Signs of Life from Millenary Olive Tree Burned in Sardinian Wildfires

Volunteers and researchers responsible for restoring the tree warn that more needs to be done to prevent future wildfires.

Pietro Paolo Arca and Giovanni Galistu (Photo: Franco Spanedda)
Jul. 13, 2022
By Ylenia Granitto
Pietro Paolo Arca and Giovanni Galistu (Photo: Franco Spanedda)

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The thou­sand-year-old wild olive tree of Sa Tanca Manna in Cuglieri, which was affected by last summer’s fires in west Sardinia, is reviv­ing: three vig­or­ous shoots have sprung out from its stump.

After the gen­eral dis­may caused by the dam­age done to the mil­lenary olive tree, which stood 16.5 meters tall with a cir­cum­fer­ence of 10 meters before the dis­as­ter, this event gave every­one new hope.

We think that most of the time, these dis­as­ters can be avoided.- Pietro Paolo Arca, pres­i­dent, Montiferru Association

The new sprouts are a sign that the plant is not dead, and we can look for­ward con­fi­dently to a full recov­ery,” Pietro Paolo Arca, the pres­i­dent of the Montiferru Association, told Olive Oil Times.

The ancient tree’s resur­gence was made pos­si­ble by the work of the association’s vol­un­teers and botanists from the University of Cagliari and the University of Sassari.

See Also:Flames Engulf the Ancient Olive Grove of Amfissa

In the after­math of the fire, we decided to team up to sup­port farm­ers and insti­tu­tions,” Arca said. We aimed to regen­er­ate the ter­ri­tory, recover the destroyed olive trees and raise pub­lic aware­ness of the impor­tance of imme­di­ately tak­ing action to quickly restore the pro­duc­tion fab­ric of the area, to pre­vent the loss of years of pro­duc­tiv­ity and jobs.”

The group of vol­un­teers called upon other asso­ci­a­tions and pri­vate com­pa­nies, which responded warmly and made a sig­nif­i­cant con­tri­bu­tion to sup­ply­ing seedlings to bring the olive and for­est resources of the affected area back to life.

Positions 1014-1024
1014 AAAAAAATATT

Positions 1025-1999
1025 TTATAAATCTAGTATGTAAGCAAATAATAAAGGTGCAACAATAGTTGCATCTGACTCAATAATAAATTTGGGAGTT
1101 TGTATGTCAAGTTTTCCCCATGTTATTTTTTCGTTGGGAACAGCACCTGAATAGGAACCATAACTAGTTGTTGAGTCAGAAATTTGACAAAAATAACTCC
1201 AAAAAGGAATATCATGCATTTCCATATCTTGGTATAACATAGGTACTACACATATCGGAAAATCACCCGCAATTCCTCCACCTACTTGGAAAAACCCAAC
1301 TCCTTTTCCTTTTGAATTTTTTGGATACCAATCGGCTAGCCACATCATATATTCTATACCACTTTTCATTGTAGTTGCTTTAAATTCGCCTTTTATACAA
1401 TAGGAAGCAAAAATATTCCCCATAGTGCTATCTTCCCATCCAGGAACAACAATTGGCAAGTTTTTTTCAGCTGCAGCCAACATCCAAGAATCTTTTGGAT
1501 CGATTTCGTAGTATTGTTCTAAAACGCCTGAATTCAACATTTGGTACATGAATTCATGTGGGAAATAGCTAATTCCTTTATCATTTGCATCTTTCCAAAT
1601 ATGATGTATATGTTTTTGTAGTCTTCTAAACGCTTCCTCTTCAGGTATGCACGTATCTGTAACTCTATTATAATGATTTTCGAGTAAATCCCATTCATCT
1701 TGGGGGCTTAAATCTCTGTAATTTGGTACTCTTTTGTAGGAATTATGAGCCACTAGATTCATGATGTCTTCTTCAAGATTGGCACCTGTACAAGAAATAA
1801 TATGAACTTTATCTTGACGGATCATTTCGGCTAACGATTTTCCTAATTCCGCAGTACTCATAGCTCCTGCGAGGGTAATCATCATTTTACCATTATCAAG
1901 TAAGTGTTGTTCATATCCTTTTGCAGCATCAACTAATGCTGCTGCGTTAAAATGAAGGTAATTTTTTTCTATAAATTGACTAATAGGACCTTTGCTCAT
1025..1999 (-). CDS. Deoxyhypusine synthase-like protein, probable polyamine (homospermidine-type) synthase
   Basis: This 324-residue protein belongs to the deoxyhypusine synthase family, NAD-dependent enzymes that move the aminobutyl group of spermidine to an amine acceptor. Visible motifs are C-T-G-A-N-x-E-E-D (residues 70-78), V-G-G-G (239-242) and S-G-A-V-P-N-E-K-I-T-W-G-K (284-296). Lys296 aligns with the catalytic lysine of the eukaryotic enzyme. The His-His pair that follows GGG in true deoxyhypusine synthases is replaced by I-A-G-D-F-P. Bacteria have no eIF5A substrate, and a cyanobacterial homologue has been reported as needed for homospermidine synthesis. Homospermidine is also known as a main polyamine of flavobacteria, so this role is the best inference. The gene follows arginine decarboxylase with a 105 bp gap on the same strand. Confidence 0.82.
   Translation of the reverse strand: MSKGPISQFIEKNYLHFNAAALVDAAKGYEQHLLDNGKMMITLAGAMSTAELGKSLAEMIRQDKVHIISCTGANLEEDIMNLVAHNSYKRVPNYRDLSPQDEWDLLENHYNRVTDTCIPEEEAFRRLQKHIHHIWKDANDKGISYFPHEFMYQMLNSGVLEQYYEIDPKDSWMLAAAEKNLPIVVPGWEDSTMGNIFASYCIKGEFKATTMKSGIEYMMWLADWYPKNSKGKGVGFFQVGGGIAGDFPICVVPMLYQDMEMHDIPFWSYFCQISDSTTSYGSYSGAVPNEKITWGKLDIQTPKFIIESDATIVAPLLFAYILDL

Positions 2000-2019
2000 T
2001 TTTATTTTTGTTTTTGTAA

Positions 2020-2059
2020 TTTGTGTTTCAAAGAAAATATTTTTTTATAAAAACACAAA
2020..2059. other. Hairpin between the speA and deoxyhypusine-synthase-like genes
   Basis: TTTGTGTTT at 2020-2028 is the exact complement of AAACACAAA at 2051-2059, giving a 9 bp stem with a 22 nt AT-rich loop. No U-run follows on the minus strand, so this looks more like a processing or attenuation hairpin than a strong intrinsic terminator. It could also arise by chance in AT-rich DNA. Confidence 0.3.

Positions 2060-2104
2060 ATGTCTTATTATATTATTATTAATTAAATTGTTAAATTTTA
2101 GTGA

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After send­ing a for­mal request to the munic­i­pal­ity of Cuglieri, the Montiferru Association obtained per­mis­sion to help the local insti­tu­tions man­age the site of the mil­lenary oleaster. Then, fol­low­ing the experts’ rec­om­men­da­tions, they started imple­ment­ing a series of mea­sures to restore the plan­t’s vital­ity.

Upon the rem­nants of the tree, we placed a sun-shad­ing cloth, namely a cov­er­ing struc­ture built from scaf­fold­ing tubes aim­ing at replac­ing the foliage that was destroyed,” Arca said.

This arrange­ment, in con­junc­tion with a layer of straw mulch, allowed them to lower the tem­per­a­tures of the soil and the stump, which had reached 90 °C, and bring them back to nor­mal. They also set up a drip irri­ga­tion sys­tem.

The researchers from the University of Cagliari found that pho­to­syn­thetic activ­ity was still tak­ing place in some por­tions of the stump,” Arca said. This meant that the plant was not dead. It was a true relief.”

Therefore, we planned the irri­ga­tion every one or two days in those points where the plant was still vital,” he added. And finally, one day of April, dur­ing the Easter hol­i­days, we found the shoots just sprouted from the base.”

They waited some time to com­mu­ni­cate the news until the twigs had suf­fi­ciently strength­ened.

The mil­len­nial struc­ture has obvi­ously been lost,” Arca said. Yet it is being reborn, and it is a source of real pride for us to have con­tributed to the recov­ery of this liv­ing mon­u­ment.”

The credit goes to the many vol­un­teers who col­lab­o­rated with the 84 mem­bers of our asso­ci­a­tion,” he added. Still, we can say that the force of nature won over the fool­ish­ness of humankind.”

Although it is impos­si­ble to irri­gate the entire area affected, the asso­ci­a­tion is work­ing to recover all the olive trees impacted by the fire.

Between 60 and 70 per­cent of the sec­u­lar plants have responded well and have new sprouts on the trunk or stump. The hope is that a large num­ber of them will recover within three to four years.

In this case, the risk is the aban­don­ment of the land affected, which is a threat not only for the local econ­omy but also for the pro­tec­tion of the land­scape,” Arca said. Instead, this recov­ery gives us all renewed con­fi­dence.”

On July 23, one year after the wild­fire, the Montiferru Association will hold a pub­lic event to dis­cuss the restora­tion of the mil­lenary tree and urge local stake­hold­ers to take the nec­es­sary actions to pre­vent future wild­fires, which are fore­cast to become more severe as a result of cli­mate change.

We think that most of the time, these dis­as­ters can be avoided,” Arca said. There is a gen­eral ten­dency, in all sec­tors, to make sav­ings in safety. Instead, it costs much less to invest in pre­ven­tion than to repair the dam­age and imple­ment reme­dial actions after­ward. All this should be a warn­ing and a les­son for today’s and tomorrow’s gen­er­a­tions.”


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